Amazon Marketplace

Amazon is a huge global player when it comes to ecommerce – and a fantastic opportunity for growth! With an integration to Amazon Marketplace you can reach millions of customers you would not otherwise have access to.

The way PIM is meant to be used, products are placed in a warehouse and then gradually enriched while progressing through one or more workflows. At some point the product is then deemed ready for publication – perhaps based on channel-specific completeness rules – and published to one or more channels. The contents of each channel are then included in feeds, which are either actively or passively pushed to an endpoint (e.g. Amazon.)

As far as endpoints go, Amazon is on the more complex end of the scale – you need:

  • 4 different data feeds
  • 5 different scheduled tasks pushing the changes to Amazon

Before you can create an integration with Amazon, you need an Amazon Marketplace account. You also need to obtain:

  • An MwsAuthToken
  • A Seller Id
  • An AwsAccessKeyId
  • A Secret key

We assume that you are generally familiar with the concept of channels and feeds and other key features such as scheduled tasks.

As mentioned above, you need one or more channels to house the products you want to publish on Amazon Marketplace – this ensures that you have full control over which products are pushed to Amazon, and won’t publish incomplete products by accident.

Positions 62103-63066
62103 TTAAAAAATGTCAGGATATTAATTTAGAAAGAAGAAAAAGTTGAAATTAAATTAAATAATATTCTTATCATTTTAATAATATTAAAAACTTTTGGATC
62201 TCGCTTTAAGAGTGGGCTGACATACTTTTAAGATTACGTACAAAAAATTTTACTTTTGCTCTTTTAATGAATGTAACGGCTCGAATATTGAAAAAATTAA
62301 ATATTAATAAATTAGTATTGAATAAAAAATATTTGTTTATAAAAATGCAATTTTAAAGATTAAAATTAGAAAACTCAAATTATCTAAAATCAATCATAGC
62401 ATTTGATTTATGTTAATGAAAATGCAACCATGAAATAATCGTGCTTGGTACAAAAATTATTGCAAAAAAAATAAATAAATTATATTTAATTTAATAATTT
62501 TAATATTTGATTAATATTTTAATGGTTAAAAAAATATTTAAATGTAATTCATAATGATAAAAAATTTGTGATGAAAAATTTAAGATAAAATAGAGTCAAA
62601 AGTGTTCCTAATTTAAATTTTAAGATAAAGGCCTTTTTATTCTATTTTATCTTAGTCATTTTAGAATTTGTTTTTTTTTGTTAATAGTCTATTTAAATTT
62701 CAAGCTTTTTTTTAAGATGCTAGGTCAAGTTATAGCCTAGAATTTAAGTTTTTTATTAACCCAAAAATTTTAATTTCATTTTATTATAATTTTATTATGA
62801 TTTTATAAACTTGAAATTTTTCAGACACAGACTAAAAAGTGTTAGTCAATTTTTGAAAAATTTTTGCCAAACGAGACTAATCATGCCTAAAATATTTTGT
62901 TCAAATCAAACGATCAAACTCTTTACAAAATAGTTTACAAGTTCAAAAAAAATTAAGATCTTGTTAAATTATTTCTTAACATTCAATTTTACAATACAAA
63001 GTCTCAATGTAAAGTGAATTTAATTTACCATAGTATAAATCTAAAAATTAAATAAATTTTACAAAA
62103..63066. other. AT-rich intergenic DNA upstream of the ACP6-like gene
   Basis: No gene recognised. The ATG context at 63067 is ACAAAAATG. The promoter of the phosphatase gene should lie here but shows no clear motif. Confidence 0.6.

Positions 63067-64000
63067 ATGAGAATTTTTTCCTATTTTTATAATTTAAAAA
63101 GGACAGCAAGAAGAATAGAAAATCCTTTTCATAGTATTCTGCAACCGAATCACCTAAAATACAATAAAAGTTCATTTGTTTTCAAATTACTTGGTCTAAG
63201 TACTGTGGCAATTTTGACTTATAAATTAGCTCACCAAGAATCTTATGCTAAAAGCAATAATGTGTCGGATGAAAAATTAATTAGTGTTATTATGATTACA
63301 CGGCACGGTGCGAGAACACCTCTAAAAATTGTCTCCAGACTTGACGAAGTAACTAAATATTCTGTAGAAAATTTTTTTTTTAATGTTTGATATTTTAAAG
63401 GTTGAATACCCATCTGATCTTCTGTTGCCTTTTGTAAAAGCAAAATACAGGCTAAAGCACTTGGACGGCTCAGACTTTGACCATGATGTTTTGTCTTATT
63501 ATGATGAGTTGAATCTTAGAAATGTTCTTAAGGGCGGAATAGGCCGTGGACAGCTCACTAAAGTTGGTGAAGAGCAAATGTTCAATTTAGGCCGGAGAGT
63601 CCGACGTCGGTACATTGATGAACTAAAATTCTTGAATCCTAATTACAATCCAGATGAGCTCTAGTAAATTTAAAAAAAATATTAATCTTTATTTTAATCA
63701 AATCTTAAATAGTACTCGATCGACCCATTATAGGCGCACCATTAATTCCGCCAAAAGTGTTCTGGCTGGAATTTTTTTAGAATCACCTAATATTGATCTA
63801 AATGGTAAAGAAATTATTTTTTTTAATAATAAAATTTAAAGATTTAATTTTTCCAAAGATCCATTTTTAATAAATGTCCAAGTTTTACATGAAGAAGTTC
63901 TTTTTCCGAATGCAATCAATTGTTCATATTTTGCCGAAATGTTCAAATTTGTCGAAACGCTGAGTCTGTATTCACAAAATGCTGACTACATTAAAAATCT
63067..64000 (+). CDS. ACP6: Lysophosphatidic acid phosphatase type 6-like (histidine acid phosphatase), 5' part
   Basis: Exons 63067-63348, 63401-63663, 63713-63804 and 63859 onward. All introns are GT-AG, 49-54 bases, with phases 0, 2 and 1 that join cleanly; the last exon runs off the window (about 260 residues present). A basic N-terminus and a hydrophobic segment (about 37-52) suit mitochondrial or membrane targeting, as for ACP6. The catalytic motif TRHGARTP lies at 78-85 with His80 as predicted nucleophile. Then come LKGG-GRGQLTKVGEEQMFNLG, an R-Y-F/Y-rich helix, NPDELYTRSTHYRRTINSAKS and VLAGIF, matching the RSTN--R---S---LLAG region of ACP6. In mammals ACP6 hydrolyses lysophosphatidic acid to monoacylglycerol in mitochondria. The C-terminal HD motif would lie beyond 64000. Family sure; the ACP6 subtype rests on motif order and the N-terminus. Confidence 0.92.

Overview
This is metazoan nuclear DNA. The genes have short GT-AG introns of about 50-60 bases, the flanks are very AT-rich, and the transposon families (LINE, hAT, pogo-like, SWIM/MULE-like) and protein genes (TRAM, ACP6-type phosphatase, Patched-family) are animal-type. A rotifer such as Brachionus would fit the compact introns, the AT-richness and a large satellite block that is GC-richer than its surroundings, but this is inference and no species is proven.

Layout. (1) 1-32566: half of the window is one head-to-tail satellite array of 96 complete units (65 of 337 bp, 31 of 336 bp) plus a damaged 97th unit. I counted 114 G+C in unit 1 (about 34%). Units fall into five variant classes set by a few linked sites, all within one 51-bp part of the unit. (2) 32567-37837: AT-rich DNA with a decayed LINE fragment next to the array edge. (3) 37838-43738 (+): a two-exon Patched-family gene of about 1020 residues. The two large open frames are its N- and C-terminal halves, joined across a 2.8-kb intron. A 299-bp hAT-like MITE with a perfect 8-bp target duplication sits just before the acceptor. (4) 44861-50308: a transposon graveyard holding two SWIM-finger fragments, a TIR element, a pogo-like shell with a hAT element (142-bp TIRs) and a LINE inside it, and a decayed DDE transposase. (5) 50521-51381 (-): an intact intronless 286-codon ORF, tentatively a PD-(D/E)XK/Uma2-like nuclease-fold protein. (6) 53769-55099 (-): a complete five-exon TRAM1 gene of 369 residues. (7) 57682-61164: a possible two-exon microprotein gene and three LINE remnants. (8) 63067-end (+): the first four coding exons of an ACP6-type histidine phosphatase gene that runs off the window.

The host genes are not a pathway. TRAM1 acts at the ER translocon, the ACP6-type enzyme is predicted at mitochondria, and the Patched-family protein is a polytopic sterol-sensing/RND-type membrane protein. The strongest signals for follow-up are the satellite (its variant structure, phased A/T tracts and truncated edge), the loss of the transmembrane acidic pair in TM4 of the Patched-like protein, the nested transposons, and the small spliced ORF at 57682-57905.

If you haven’t created dedicated Amazon channels yet:

  • Go to Settings > PIM > Channels
  • Click New channel to open the channel
  • Enter a name
  • Save

Once created, the channel can be found under the PIM > Channels node. Right click the channel and create one or more channel groups – we recommend you create a structure which mirrors the Amazon Categories relevant for your product portfolio – then publish products to the channel in the usual manner.

As mentioned above, Amazon is a fairly complicated end-point insofar as it requires 4 different data feeds and 5 different scheduled tasks pushing the data in the feeds to the marketplace.

Luckily, all of these feeds can be based on the same query – to create a query for the feeds:

  • Go to Settings > Repositories and open a product index
  • Create a new query which returns the products you want to publish – this typically means:
    • You create a parameter of the type System.String – call it Language or something similar
    • You create an expression which checks that the SHOP IDs field contains the channel name (here Amazon)
    • You create an expression which checks that the Language ID field equals the Language parameter value

The idea with the Language parameter is that you can use the same query for multiple feeds – and simply set the parameter value on each feed. This means you won’t have to create different queries for e.g. Amazon UK, Amazon DK, or Amazon DE feeds.

Due to requirements on the Amazon-side, product data must be submitted in four separate feeds:

  • Images
  • Inventory
  • Prices
  • Products